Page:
Ronald W Walker; Richard E Turley, Jr.; Glen M Leonard
|描述：||1 online resource (447 p.)|
|内容：||Contents; Preface; Prologue: A Picture of Human Suffering: Mountain Meadows, May 1859; ONE: Exiles from Freedom: New York to the Iowa Plains, 1830-1846; TWO: Peals of Thunder: Utah, 1847-1857; THREE: No More Submit to Oppression: Silver Lake, July 24, 1857; FOUR: Avoid All Excitement, But Be Ready: Salt Lake City to Parowan, July 24-August 8, 1857; FIVE: Preaching a Military Discourse: Southern Utah, August 9-21, 1857; SIX: A Splendid Train: Arkansas to Utah, Emigration Season, 1857; SEVEN: Restless and Excited Beings: Northern Utah, July-August 1857. EIGHT: We Have Better Claim: Salt Lake to Fillmore, August 1857NINE: Men Have Magnified a Natural Circumstance: Corn Creek to Parowan, Late August-Early September 1857; TEN: Make It an Indian Massacre: Cedar City, July 24-September 5, 1857; ELEVEN: A Fearful Responsibility: Cedar City and Southwest, September 5-7, 1857; TWELVE: Finish His Dirty Job: Parowan to Mountain Meadows, September 7-10, 1857; THIRTEEN: Decoyed Out and Destroyed: Mountain Meado.|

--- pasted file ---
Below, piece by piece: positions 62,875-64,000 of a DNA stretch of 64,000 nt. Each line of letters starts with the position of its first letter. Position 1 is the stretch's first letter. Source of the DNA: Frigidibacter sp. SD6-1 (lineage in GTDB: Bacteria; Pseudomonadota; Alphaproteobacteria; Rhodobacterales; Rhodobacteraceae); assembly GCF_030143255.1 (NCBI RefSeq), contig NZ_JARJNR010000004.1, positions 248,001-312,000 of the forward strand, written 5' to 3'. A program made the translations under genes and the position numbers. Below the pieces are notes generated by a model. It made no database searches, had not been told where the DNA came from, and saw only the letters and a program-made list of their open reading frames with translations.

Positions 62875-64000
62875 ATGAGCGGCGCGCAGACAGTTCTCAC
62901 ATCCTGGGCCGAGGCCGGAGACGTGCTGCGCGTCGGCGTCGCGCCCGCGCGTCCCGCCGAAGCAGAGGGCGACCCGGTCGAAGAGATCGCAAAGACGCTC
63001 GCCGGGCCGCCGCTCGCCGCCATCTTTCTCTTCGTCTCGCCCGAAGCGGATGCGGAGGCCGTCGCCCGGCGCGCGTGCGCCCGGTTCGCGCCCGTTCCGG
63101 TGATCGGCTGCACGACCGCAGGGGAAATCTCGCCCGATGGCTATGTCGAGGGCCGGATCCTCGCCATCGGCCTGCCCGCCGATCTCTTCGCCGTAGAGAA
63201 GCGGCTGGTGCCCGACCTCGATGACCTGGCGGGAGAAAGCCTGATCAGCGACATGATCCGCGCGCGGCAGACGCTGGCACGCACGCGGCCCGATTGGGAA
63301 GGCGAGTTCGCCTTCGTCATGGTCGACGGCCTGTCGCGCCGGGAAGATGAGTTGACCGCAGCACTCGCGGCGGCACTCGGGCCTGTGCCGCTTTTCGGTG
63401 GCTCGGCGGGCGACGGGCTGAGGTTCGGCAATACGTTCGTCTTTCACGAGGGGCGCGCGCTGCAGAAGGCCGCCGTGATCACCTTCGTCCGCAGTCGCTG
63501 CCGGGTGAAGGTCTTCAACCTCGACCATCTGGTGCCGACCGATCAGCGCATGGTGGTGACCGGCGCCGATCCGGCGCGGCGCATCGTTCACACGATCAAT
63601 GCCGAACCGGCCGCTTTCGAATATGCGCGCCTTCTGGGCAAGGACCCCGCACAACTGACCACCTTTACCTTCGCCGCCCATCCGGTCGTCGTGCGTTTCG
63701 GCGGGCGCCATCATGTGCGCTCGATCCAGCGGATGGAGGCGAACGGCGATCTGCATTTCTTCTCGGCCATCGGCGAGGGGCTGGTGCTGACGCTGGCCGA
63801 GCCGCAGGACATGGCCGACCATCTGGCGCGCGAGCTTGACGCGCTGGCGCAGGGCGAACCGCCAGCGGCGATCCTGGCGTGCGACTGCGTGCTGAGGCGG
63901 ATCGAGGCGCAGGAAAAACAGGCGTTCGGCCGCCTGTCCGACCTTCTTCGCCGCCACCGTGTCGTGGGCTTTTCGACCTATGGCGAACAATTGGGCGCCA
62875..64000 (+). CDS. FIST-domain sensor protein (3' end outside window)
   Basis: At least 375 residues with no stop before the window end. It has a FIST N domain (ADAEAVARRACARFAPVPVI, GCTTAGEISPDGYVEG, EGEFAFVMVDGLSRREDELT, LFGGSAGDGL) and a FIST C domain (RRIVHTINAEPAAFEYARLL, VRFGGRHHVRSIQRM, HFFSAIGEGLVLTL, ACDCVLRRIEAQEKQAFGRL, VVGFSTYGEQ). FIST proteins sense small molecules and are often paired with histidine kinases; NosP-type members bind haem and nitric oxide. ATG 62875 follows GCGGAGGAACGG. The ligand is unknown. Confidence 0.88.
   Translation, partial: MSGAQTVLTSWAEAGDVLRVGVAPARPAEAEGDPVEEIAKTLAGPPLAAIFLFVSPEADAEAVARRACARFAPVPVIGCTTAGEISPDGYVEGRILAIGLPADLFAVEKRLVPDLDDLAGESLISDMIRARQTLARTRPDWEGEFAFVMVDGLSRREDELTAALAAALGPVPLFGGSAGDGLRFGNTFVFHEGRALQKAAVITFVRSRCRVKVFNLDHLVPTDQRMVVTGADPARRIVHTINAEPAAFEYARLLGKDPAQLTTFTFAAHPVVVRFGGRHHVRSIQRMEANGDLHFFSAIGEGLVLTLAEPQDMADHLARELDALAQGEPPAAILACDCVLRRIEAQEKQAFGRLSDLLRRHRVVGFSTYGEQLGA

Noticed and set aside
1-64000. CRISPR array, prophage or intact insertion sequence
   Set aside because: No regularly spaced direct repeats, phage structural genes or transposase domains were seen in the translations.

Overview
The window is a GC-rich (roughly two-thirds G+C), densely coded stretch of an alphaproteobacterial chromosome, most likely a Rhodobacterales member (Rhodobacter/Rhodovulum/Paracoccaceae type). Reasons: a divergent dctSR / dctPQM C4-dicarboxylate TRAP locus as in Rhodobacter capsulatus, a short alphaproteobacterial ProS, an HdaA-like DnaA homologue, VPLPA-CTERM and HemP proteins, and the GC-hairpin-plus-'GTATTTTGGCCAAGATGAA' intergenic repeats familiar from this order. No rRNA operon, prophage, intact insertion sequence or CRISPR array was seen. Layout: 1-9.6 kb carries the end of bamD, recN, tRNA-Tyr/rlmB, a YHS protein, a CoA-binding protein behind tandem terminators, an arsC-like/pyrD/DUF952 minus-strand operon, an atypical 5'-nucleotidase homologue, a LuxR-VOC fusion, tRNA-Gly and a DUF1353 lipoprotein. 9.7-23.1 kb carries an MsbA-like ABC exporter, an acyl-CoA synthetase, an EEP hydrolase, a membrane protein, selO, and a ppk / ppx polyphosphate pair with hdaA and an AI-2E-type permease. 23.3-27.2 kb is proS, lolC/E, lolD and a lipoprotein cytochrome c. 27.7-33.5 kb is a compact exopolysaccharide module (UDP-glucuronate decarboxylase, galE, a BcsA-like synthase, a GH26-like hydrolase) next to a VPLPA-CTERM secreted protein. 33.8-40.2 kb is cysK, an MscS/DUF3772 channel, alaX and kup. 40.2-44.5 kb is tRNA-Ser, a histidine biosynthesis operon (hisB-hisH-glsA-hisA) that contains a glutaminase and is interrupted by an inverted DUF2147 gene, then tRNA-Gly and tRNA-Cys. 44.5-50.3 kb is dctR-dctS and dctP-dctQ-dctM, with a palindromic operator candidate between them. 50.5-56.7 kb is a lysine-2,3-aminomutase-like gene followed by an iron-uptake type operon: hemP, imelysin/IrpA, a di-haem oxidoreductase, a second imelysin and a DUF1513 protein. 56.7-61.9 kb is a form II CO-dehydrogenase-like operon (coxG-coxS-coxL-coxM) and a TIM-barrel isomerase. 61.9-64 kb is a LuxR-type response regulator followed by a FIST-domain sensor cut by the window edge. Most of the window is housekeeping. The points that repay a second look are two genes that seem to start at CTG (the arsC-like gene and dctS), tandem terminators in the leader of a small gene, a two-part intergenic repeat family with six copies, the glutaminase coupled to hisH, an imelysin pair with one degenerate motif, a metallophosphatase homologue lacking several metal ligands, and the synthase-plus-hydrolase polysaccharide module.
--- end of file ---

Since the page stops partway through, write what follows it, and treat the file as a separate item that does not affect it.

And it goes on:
On September 11, 1857, a band of Mormon militia, under a flag of truce, lured unarmed members of a party of emigrants from their fortified encampment and, with their Paiute allies, killed them. More than 120 men, women, and children perished in the slaughter. Massacre at Mountain Meadows offers the most thoroughly researched account of the massacre ever written. Drawn from documents previously not available to scholars and a careful re-reading of traditional sources, this gripping narrative offers fascinating new insight into why Mormons settlers in isolated southern Utah deceived the emigrant.